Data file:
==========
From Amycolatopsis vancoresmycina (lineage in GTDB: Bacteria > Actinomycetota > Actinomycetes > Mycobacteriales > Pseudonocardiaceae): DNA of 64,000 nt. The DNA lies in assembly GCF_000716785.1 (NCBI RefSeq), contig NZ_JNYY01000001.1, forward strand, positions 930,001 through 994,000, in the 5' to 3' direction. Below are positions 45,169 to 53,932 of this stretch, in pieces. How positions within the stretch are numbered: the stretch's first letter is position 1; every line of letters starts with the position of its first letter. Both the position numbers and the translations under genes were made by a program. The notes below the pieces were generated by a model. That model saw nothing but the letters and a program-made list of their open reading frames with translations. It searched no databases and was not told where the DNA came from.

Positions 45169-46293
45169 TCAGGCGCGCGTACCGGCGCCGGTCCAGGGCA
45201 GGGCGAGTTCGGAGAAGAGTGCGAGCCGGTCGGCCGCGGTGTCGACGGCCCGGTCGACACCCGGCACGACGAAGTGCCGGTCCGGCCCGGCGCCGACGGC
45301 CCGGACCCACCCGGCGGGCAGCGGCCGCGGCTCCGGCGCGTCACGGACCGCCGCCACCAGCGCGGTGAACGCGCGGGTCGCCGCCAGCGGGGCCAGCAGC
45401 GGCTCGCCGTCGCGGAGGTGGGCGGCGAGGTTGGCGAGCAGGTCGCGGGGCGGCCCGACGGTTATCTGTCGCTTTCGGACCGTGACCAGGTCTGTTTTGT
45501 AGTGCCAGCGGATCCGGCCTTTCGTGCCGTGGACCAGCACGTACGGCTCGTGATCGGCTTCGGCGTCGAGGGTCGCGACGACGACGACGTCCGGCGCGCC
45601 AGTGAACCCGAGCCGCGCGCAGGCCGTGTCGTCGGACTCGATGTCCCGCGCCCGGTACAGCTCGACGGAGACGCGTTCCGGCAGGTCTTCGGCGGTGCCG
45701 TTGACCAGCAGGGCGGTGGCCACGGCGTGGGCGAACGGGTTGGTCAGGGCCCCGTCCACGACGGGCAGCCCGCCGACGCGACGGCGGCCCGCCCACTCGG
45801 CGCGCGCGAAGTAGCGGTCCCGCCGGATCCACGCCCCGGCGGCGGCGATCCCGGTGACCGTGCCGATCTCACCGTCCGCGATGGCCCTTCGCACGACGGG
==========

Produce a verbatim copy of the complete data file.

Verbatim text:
From Amycolatopsis vancoresmycina (lineage in GTDB: Bacteria > Actinomycetota > Actinomycetes > Mycobacteriales > Pseudonocardiaceae): DNA of 64,000 nt. The DNA lies in assembly GCF_000716785.1 (NCBI RefSeq), contig NZ_JNYY01000001.1, forward strand, positions 930,001 through 994,000, in the 5' to 3' direction. Below are positions 45,169 to 53,932 of this stretch, in pieces. How positions within the stretch are numbered: the stretch's first letter is position 1; every line of letters starts with the position of its first letter. Both the position numbers and the translations under genes were made by a program. The notes below the pieces were generated by a model. That model saw nothing but the letters and a program-made list of their open reading frames with translations. It searched no databases and was not told where the DNA came from.

Positions 45169-46293
45169 TCAGGCGCGCGTACCGGCGCCGGTCCAGGGCA
45201 GGGCGAGTTCGGAGAAGAGTGCGAGCCGGTCGGCCGCGGTGTCGACGGCCCGGTCGACACCCGGCACGACGAAGTGCCGGTCCGGCCCGGCGCCGACGGC
45301 CCGGACCCACCCGGCGGGCAGCGGCCGCGGCTCCGGCGCGTCACGGACCGCCGCCACCAGCGCGGTGAACGCGCGGGTCGCCGCCAGCGGGGCCAGCAGC
45401 GGCTCGCCGTCGCGGAGGTGGGCGGCGAGGTTGGCGAGCAGGTCGCGGGGCGGCCCGACGGTTATCTGTCGCTTTCGGACCGTGACCAGGTCTGTTTTGT
45501 AGTGCCAGCGGATCCGGCCTTTCGTGCCGTGGACCAGCACGTACGGCTCGTGATCGGCTTCGGCGTCGAGGGTCGCGACGACGACGACGTCCGGCGCGCC
45601 AGTGAACCCGAGCCGCGCGCAGGCCGTGTCGTCGGACTCGATGTCCCGCGCCCGGTACAGCTCGACGGAGACGCGTTCCGGCAGGTCTTCGGCGGTGCCG
45701 TTGACCAGCAGGGCGGTGGCCACGGCGTGGGCGAACGGGTTGGTCAGGGCCCCGTCCACGACGGGCAGCCCGCCGACGCGACGGCGGCCCGCCCACTCGG
45801 CGCGCGCGAAGTAGCGGTCCCGCCGGATCCACGCCCCGGCGGCGGCGATCCCGGTGACCGTGCCGATCTCACCGTCCGCGATGGCCCTTCGCACGACGGG